Occupational therapists love to create obstacle courses because we can carefully engineer a fun way to address a child’s individualized goals. An ideal obstacle course offers a balance between a child’s preferred activities and ones that offer challenge. Providing various levels of opportunities for a child within an obstacle course makes hard work a fun experience!
Obstacle courses are a great way to address:
- muscle strengthening
- balance & coordination
- motor planning
- fine motor skills
- ideation & pretend play skills
When putting an obstacle course together think of your child’s strengths and challenges. What are their sensory preferences? Keep in mind the importance of incorporating heavy work and deep pressure activities, as these are the secret sensory ingredients that help children remain organized and on task.
SECRET SENSORY INGREDIENTS
The ingredients listed below are ones that are organizing and calming for all children, so they can be added into any obstacle course you are creating.
- Steamroller! The child lies on the floor on his belly and using firm pressure, an adult rolls a large therapy ball up and down his body for deep pressure input.
- Heavy work! Moving heavy objects or putting away heavy things. Incorporate lifting books, photo albums, bags of flour or sugar, newspapers, etc.
- Animal walks! Crab walk, bear walk, or wheel barrow walk; all which provide intense joint compression.
- Hide n Seek! Hide objects within a couch so the child needs to work to move and lift the cushions to find them.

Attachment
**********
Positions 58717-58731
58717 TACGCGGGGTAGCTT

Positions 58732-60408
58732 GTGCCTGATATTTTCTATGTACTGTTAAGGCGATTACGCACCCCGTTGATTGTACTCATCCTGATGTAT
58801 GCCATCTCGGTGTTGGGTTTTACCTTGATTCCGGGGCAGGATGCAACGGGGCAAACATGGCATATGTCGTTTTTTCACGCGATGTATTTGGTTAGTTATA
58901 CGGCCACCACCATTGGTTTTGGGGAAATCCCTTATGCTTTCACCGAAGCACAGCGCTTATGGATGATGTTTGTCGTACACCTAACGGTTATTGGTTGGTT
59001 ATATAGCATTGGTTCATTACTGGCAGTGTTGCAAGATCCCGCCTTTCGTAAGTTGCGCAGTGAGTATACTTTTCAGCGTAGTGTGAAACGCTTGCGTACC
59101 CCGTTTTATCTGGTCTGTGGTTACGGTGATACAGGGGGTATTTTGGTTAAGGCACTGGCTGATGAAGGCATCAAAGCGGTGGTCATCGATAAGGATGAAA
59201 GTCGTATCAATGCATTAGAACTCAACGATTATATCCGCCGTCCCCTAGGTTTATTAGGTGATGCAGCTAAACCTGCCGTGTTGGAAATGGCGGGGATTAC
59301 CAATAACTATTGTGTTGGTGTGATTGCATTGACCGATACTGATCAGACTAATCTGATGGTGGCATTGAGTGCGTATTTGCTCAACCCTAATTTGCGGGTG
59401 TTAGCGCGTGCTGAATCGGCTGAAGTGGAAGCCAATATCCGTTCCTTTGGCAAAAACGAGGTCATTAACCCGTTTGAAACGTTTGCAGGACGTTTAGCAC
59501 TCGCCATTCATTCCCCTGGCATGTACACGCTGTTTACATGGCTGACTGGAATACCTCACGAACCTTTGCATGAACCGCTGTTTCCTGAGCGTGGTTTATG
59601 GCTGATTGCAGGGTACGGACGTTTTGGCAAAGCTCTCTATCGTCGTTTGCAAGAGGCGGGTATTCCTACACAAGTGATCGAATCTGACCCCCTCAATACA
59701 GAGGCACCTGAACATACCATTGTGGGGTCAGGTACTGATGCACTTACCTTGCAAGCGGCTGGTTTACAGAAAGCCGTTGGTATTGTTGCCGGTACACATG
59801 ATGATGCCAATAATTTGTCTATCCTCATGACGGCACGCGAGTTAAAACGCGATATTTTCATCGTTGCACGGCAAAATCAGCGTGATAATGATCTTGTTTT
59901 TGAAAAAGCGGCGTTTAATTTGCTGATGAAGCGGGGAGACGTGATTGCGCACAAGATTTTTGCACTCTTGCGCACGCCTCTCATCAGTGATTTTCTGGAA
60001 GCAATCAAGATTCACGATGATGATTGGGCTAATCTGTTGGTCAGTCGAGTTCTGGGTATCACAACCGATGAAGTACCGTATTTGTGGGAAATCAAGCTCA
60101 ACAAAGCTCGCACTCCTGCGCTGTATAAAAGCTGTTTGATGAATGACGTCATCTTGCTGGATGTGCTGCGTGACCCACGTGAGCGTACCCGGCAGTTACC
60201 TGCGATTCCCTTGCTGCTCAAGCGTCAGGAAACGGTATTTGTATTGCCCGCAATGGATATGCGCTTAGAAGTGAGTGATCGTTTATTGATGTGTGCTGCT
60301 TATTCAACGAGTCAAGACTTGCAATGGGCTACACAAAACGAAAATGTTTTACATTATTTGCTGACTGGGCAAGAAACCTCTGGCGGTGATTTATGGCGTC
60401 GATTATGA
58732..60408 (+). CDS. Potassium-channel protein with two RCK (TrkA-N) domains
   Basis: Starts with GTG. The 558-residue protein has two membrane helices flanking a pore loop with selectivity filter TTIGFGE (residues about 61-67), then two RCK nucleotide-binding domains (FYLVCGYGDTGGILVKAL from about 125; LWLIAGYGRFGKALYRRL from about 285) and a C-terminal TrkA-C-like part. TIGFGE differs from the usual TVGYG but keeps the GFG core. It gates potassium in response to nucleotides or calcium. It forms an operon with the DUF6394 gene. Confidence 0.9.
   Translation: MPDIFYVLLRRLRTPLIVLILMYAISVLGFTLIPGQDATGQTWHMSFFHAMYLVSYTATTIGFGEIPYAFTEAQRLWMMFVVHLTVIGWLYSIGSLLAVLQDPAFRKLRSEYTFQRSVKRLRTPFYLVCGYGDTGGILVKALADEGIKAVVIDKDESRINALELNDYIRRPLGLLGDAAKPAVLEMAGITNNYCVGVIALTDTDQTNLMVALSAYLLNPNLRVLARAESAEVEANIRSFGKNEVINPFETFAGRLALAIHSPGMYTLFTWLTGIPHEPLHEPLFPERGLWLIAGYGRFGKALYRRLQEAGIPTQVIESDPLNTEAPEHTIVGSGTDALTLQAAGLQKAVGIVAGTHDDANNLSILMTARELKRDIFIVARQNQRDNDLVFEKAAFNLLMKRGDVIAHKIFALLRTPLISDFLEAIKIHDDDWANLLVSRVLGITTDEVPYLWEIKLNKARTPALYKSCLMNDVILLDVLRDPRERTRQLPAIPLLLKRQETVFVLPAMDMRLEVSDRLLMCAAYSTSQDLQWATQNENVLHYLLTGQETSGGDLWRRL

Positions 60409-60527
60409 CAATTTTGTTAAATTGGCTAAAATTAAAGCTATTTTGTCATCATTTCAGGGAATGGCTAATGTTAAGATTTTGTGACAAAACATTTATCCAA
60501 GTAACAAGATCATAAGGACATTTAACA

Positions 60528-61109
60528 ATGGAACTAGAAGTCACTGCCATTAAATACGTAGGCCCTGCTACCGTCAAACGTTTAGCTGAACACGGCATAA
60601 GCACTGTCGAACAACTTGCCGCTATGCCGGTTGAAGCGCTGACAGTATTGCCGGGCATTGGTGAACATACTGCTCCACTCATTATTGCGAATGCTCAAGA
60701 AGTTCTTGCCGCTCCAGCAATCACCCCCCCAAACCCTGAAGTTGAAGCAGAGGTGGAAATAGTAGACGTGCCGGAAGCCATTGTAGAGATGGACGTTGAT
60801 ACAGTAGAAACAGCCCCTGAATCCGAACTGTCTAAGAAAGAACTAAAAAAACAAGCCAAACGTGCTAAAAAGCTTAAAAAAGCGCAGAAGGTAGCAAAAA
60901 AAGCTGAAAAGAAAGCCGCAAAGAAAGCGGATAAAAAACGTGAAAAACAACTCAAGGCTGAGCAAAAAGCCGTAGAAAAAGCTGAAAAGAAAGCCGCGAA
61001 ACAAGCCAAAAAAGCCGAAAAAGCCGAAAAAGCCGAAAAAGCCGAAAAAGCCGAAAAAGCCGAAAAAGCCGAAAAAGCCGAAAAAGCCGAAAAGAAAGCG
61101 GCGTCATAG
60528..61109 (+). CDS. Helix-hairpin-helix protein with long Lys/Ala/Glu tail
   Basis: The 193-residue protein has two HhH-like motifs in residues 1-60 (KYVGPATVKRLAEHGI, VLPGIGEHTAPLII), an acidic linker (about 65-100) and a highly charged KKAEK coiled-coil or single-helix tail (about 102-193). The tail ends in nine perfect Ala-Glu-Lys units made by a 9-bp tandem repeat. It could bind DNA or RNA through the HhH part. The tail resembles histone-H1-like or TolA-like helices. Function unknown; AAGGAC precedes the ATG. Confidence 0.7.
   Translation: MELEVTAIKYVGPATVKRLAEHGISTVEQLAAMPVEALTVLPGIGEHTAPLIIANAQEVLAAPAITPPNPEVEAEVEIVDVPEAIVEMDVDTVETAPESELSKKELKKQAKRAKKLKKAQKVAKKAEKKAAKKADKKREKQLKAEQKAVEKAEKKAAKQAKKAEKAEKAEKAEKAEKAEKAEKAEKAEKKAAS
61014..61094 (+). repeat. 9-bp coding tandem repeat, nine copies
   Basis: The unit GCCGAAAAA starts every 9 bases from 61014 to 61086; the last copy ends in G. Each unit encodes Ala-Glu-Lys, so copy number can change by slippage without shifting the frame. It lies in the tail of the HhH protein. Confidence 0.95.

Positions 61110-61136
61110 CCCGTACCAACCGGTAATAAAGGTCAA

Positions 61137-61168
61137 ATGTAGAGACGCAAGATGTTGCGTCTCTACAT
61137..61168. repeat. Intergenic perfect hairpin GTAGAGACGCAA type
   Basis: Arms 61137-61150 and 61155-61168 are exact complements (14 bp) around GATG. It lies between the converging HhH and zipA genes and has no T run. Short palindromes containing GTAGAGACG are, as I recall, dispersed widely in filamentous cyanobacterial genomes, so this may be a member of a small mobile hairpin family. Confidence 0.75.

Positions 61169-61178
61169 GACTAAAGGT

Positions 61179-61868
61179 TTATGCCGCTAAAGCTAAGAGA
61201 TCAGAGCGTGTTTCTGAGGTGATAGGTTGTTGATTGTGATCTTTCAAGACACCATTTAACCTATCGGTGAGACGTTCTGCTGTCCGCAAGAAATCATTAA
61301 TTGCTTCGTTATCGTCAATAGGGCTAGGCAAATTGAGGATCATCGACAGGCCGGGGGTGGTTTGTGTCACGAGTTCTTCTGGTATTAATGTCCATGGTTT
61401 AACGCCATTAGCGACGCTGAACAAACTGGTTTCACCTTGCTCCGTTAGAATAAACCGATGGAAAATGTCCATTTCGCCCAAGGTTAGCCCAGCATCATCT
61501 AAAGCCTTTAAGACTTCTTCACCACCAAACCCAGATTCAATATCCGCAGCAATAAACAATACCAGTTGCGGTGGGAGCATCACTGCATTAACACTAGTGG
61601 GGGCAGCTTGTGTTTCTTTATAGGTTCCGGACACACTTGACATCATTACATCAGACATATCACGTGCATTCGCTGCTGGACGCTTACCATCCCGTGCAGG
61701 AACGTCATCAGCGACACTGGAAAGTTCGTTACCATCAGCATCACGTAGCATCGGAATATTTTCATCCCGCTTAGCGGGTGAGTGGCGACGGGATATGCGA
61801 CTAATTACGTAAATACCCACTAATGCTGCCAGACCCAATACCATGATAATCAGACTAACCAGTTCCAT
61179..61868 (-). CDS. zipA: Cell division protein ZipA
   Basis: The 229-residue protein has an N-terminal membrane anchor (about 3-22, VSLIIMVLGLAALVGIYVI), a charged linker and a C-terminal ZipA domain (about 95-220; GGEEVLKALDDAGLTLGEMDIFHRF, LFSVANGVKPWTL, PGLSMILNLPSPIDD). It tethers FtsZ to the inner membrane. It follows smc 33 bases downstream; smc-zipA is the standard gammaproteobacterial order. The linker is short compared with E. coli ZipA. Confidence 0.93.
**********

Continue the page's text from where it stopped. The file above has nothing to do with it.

- Any sort of pushing, pulling, carrying, lifting, stacking, bending, crawling, creeping, stomping, clapping, marching, tugging, squeezing.
Below is one delicious recipe that focuses on the development of foundational handwriting skills.
This recipe focuses on learning the proper formation of capital letters, which is important for the development of good handwriting habits. Both tactile and kinesthetic (use of body movement) experiences are incorporated to help learn the strokes of each letter.
Couch cushions and/or blankets
Capital letters written on small index cards
Dark colored construction paper to tape on wall
Big bowl of water
Serves: Pre-k and Kindergarten children
- Hide the letters under blankets or between couch cushions and have child search to find one.
- Using the letter picked, the child will jump on the floor in the proper sequential formation of the letter (remember: “always start your letters at the TOP!”). **If your child needs a visual model to guide their movement make the letter for them with jump ropes or toilet paper.
- Have the child tip toe over to the wall where they will form the letter with their finger tip in shaving cream on a piece of construction paper placed just above shoulder height
- Child will then dip hands in a bucket of water and dry with a towel.
- Holding the child’s legs they will walk on their hands (wheelbarrow walk) back to the starting point.
Repeat steps 1 through 5
Stay tuned for more fun obstacle course recipes!– Sari Ockner OTR/L & Lauren Stern OTR/L Lauren Stern OTR/L is a colleague and friend that lives and manages a private home-based occupational therapy practice in New York City, New York